When is an Employee Really an Employee?

Mark Tullis, Administrator, LCI Workers’ Comp

Most business owners probably feel that they have a very good sense or understanding whether someone is their employee or not. Those same business owners are likely even more certain when they say that someone is definitely not their employee.

Unfortunately where workers’ compensation is involved, those business owners can often be wrong on the determination of whether someone is an employee or not.

In the workers’ compensation world what determines whether a worker is in the employ of a company are facts and law, and not what the understanding of the business owner is. One of the most common examples of this is when a business owner hires a helper for a specific project. For example:

  1. Acme is a painter hired by a general contractor (GC) to paint a commercial building. It is a two day job.
  2. The job is too big for Acme’s regular crew, so Acme hires a helper to set up ladders and make sure the paint is mixed. Acme will pay Helper a flat $200 for the two day’s work.
  3. On day two Helper hurts his back picking up a paint can and makes a workers’ comp claim with Acme. Under these facts many business owners may conclude Helper is not Acme’s employee: Helper isn’t on the payroll, hasn’t been enrolled for any benefits, and was just hired for two days.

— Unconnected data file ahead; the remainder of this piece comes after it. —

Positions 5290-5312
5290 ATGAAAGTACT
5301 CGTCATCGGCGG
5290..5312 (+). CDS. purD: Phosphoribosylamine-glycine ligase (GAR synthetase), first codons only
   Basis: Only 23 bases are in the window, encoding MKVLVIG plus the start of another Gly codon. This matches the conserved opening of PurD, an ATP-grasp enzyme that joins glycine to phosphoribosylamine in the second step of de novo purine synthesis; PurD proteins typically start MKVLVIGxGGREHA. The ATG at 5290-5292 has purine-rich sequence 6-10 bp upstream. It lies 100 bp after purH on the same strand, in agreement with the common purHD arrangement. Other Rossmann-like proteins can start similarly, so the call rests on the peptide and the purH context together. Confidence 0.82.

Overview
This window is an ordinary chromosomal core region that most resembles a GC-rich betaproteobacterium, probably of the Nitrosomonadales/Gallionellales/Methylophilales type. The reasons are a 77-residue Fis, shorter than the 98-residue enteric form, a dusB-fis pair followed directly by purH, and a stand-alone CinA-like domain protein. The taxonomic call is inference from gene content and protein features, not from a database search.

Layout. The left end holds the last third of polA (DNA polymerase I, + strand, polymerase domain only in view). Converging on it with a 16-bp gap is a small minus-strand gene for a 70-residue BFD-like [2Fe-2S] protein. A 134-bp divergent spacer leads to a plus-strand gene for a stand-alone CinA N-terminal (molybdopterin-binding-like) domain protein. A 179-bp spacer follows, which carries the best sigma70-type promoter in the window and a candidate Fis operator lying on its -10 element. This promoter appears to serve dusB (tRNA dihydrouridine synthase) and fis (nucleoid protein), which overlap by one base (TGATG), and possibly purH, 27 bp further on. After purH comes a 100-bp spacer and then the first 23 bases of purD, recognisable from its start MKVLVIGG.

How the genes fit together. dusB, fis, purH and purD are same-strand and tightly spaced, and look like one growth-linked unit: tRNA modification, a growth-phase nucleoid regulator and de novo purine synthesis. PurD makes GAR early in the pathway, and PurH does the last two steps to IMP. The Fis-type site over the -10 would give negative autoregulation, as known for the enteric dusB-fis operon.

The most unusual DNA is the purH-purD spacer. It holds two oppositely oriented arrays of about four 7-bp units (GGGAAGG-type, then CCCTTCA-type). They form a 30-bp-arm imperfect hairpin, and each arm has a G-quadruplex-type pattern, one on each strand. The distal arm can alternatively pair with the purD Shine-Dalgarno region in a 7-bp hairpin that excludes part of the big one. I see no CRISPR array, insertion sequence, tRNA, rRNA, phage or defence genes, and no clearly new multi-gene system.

4. For those reasons Acme may believe it can refuse the claim. But if Helper, after being refused the claim, finds an attorney, who after reviewing the facts believes Helper is in fact the employee of Acme, that attorney may
    file a claim with the Office of Workers’ Compensation. It’s possible it will be concluded that Helper was the employee of Acme and that Acme owes workers’ comp benefits to Helper.

The lesson here is not that Acme shouldn’t have hired Helper. It is that as soon as there was an injury of someone working for or with Acme that Acme should have reported the incident to Acme’s workers’ comp company, who then can make the determination after an investigation whether or not Acme is responsible for the claim. You pay premium to LCI Workers’ Comp to assist you in handling your workplace injuries, but in order to help we first need to know about the incident or injury.

So if there is an incident or accident at your workplace or jobsite, don’t try to make the determination yourself on whether a legitimate claim is made. Instead call LCI at (888) 246-1988 or e-mail and let the professionals handle it.

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